This prototype Man-E-Faces design can double as a minicomic/cardback variant as well.
Other Prototypes & Concepts
There were plenty of unrealized prototypes and concepts done for the Masters of the Universe line (the same is true for just about any toyline). Here are a few of my favorites:
A creepy crustacean brain creature by Ted Mayer that was never produced:
Unnamed Skeletor Variant
A wicked looking Skeletor variant figure by Ted Mayer:
Although this character was likely not even intended for the He-Man line, it appeared in the Masters of the Universe Classics line and has a great, classic sword and sorcery design:
This was Roger Sweet’s take on repurposing Mattel’s old Big Jim gorilla figure for the He-Man line. It was never released (outside of the modern Masters of the Universe Classics line).
An early jungle playset later repurposed into Snake Mountain.
This early Kobra Khan concept by Roger Sweet would make for a fun action figure.
He-Man and Skeletor Variants
These unnamed He-Man and Skeletor variants by Ted Mayer had spring-loaded pop-out chest weapons, similar to Rio Blast’s action feature.
This is another Ted Mayer design. It’s probably not really a mammoth but it’s become known as such to fans over the years.
The Gyrattacker made it into the 1987 Mattel catalog, but was never produced. The original molds were sold in an eBay auction several years back, so it’s theoretically possible to reproduce this vehicle, assuming Super7 could find the owner. The command module would be launched forward, but it could also launch Rotar or Twistoid.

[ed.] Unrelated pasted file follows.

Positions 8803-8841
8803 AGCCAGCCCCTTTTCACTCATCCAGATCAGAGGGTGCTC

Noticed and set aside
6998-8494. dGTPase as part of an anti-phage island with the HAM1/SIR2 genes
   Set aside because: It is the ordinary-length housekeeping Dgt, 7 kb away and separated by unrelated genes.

Gigantisaur was the only dinosaur shown in the 1987 Mattel catalog that was not produced. Due to demands that it be capable of swallowing a figure whole, it was impractically large. My suggestion would be to instead create an earlier incarnation of the toy, called Turbosaurus, which as a more interesting external design with a more realistic size.
More concept designs are available to see at the following links:
He-Man.org poster R.M. Hart has graciously shared some high resolution scans of JCPenney catalogs from 1982 to 1986. Where there is a high resolution scan available, I’ve offered a link so that readers call see these images up close.
This page has few rarer images, including the striped tail version of Battle Cat (an early version produced in very low numbers), a hand painted version of Teela with white boot tops and bracers, and an early Castle Grayskull with much finer paint work, also produced in very limited numbers. More discussion on this topic is available here.
There are also some interesting toy descriptions included as well. For instance, Castle Grayskull is described as a “sinister stronghold.” Teela is the “patroness of warriors”. Stratos is a “winged sky baron” and Beast Man is his henchman! Skeletor is the “master death-dealer” and Mer-Man is a “cunning sea lord.” The Wind Raider is described for “air or sea”, which is as it was intended originally, although it was almost always described as an air vehicle after it was released. (Thanks to Jukka Issakainen for pointing some of this out.)
1983 JCPenney Catalog, page 316
The tent and sleeping back in this collection feature artwork by Errol McCarthy.
This page contains some text describing the images on the previous page. Items 7-9 are describing two-pack giftsets. Interestingly I have never seen an example of a Ram Man/Skeletor giftset or a He-Man/Trap Jaw giftset. Either these existed and just haven’t turned up yet, or the sets were planned but not released, or the catalog copy writers were simply mistaken.
This page features the Genadier lead model set. The models come unpainted, but in the picture Ram Man features his concept colors, as does Panthor. The Monogram Attak Trak and Talon Fighter kits are also shown.
1984 JCPenney Catalog, page 474
He-Man is pictured here along with the Trundaxx Battle Transporter, which looks like a cousin to the Attak Trak, but was not a part of the Masters of the Universe line.